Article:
Nvidia has detailed their next-generation Hopper architecture, which should release closer to the end of 2022. The details come out of Nvidia’s GPU Technology Conference (GTC), where Nvidia CEO, Jensen Huang, spoke about the upcoming H100 chipset during his keynote.
The H100 chip is certainly not directly apt for gamers, however, we can expect something more direct from the Ada Lovelace GPU architecture, which is also set to release later this year. The H100, however, is a significant bump from the current A100, and boy is it a beefy step up.
The H100 GPU will contain 80 billion transistors, which is currently 26 billion more than the A100, allowing for significantly higher computing power over the A100 chip. It will be set on a custom TSMC 4nm process, supporting 80GB of HBM 3 memory, offering up to a staggering 3 TB/s of bandwidth.
The H100 chip will, of course, support PCIe 5.0 technology, and will also support NVLink for those looking to hook up multiple GPUs together, which is fantastic as Nvidia hasn’t been too keen on NVLink in the recent years. The H100 will deliver 2 000 TFLOPS FP16 performance, as well as 1000 TFLOPS TF32 performance, which triples the current standing of the A100 chip. Hopper will also introduce something called DPX, which is a new instruction set, designed to accelerate performance in fields as varied as disease diagnosis, quantum simulation, graph analytics, and routing optimisations – which basically means that the H100 will be far more efficient in computing calculations in multiple fields, other than strictly rendering calculations.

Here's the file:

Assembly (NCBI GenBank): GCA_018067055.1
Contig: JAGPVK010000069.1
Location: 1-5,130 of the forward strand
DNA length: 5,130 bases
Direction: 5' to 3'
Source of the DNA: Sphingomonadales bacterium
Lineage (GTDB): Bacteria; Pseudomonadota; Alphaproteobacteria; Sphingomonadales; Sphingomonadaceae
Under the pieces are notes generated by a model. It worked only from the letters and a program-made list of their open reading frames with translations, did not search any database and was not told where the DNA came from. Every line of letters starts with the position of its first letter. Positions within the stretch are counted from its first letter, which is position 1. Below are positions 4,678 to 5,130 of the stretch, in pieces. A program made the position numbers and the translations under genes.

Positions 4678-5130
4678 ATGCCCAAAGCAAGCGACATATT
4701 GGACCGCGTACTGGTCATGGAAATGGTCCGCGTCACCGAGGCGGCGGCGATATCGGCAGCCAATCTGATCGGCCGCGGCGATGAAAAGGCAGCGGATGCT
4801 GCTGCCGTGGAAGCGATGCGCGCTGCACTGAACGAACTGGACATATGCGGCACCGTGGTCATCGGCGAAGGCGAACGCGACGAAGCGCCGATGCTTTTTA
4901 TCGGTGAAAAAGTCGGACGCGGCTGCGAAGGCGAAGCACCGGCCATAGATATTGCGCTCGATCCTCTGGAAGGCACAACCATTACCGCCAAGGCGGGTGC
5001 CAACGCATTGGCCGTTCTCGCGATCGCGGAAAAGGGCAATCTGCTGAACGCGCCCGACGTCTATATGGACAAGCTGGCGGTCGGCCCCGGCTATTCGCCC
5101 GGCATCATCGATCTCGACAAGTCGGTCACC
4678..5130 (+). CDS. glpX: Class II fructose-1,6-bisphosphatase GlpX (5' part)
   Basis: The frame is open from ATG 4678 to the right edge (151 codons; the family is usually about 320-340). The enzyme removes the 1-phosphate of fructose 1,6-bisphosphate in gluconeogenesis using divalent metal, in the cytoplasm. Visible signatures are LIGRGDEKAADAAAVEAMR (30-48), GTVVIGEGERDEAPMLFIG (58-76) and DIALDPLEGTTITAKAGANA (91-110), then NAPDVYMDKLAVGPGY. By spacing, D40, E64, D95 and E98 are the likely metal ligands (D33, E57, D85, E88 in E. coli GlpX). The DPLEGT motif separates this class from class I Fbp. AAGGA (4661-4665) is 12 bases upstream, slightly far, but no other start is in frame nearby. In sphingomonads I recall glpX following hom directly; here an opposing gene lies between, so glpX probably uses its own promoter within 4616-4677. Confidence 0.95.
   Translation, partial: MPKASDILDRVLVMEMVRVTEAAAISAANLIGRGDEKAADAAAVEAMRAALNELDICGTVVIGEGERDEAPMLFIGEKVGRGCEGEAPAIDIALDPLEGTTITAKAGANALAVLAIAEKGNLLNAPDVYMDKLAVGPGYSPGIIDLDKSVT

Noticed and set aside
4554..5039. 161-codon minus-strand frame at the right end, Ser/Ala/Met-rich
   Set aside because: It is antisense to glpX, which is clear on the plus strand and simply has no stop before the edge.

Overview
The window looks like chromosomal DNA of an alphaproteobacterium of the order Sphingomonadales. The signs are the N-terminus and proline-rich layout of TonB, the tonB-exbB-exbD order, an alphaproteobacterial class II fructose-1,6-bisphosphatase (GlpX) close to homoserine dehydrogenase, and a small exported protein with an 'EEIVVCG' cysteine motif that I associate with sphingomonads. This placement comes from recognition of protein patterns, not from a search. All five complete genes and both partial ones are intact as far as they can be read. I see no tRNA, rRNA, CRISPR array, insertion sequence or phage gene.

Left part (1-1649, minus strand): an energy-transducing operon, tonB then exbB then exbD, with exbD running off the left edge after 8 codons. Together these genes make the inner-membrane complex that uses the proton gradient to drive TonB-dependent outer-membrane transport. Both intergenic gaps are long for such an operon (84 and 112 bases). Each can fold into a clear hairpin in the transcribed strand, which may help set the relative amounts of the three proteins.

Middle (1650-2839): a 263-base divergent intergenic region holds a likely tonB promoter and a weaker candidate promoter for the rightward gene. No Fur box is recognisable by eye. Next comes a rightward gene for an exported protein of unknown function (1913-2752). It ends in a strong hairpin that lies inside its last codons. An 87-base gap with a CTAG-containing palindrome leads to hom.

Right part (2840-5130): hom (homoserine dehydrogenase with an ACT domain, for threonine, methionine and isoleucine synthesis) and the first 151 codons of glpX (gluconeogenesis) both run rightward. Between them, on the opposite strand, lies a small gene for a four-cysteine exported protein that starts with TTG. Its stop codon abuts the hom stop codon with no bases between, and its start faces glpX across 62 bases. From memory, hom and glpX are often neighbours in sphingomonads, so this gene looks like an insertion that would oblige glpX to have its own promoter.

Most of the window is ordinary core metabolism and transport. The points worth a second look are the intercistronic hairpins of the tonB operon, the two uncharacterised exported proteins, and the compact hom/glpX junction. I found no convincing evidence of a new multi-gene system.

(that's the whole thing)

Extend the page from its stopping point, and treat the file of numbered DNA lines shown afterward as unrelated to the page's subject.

Gamers will be more familiar with the next set of numbers, as the H100 offers 18432 CUDA cores, and 576 Tensor cores, and while not a massive leap over A100 (8192 CUDA cores and 512 Tensor cores), the efficiency of each core, and performance per module, will be much higher thanks to the new instruction set DPX, as well as increased bandwidth mentioned earlier.
The H100, strictly, is not relevant to gamers, but we can assume what the gaming variants will look like based off the H100. The TSMC 4nm node pushes the performance further while better energy efficiency, and will be a full in-house custom node rather than the current 8nm Samsung nodes used in the RTX 30-series cards. The H100 is still in development, but if there are any conversions to the gaming sector of Nvidia – and there usually is – we can expect much faster, if beefier, cards in the next generation RTX 40-series cards.